Date: September 4, 1956
Creator: Jordan, W. H.; Cromer, S. J.; Miller, A. J. & Savelainen, A. W.
Partner: UNT Libraries Government Documents Department
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Aircraft Nuclear Propulsion Project Quarterly Progress Report for Period Ending June 10, 1956 [Declassified Version]

Description: Progress report of the Oak Ridge National Laboratory Aircraft Nuclear Propulsion Project providing updates on various projects, experiments, and other work. This report includes summaries of project activities in: aircraft reactor test design, ART physics, ART instruments and controls, component development and testing, procurement and construction, ART, ETU, and in-pile loop operations, phase equilibrium studies, chemical reactions in molten salts, physical properties of molten materials, production of fuels, compatibility of materials at high temperatures, chemistry, analytical chemistry, metallurgy, dynamic corrosion studies, general corrosion studies, fabrication research, welding and brazing investigations, mechanical properties studies, ceramic research, nondestructive testing studies, heat transfer and physical properties, radiation damage, fuel recovery and reprocessing, critical experiments.
Date: September 4, 1956
Creator: Jordan, W. H.; Cramer, S. J.; Miller, A. J. & Savelainen, A. W.
Partner: UNT Libraries Government Documents Department
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Operation of the ORNL Graphite Reactor and the Low-Intensity Test Reactor — 1955 LITR Flux Traverses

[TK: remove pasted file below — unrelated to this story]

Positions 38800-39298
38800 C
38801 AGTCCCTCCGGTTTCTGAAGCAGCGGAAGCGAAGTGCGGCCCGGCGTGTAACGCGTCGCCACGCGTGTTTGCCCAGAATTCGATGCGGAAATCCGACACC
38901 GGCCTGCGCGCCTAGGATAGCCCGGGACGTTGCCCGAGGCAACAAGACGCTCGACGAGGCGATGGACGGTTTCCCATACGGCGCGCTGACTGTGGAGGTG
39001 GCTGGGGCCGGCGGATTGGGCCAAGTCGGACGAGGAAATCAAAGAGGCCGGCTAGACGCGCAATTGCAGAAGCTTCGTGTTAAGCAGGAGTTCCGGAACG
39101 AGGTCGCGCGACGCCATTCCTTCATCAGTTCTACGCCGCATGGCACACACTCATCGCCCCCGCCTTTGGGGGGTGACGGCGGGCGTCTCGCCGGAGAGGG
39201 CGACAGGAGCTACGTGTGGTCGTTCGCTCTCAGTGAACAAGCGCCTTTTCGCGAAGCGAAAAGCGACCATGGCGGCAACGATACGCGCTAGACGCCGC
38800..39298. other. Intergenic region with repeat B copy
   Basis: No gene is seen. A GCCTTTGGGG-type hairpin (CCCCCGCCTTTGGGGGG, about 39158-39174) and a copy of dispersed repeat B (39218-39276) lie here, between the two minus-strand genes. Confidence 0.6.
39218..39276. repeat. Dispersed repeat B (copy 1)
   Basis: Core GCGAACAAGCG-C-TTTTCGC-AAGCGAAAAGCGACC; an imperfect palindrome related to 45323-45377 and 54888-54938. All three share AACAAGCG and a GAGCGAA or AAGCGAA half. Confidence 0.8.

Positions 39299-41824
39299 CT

Description: The ORNL Graphite Reactor operated very well during 1955. The downtime was low, only 8.6%. The fuel in the bonded slugs did not perform as well in 1955 as in 1954. Much of the trouble was undoubtedly due to growth of slugs which were not beta-transformed. It is known that some slugs had grown over 1/2 in. The automatic central system installed in 1954 continued to operate satisfactorily. The cooling system gave minor trouble when one of the 900-hp fan meters had to be replaced because of shorts in the rotor. The high radiation in the canal was the largest source of trouble. Approximately 55 tons of slugs discharged from the reactor in 1952 was sent to the Metal Recovery Plant. Enough slugs had raptured, due to their long exposure in the canal and reactor, to badly contaminate of water. Most of the contamination was removed by the end of the year, but the radioactivity which had soaked into the canal wells was enough to give high radiation fields. A solution to this problem was being sought at the end of the year. A study is under way on the possibility of increasing the flux of the ORNL Graphite Reactor by reloading with enriched uranium fuel. Results of the study appear to be promising.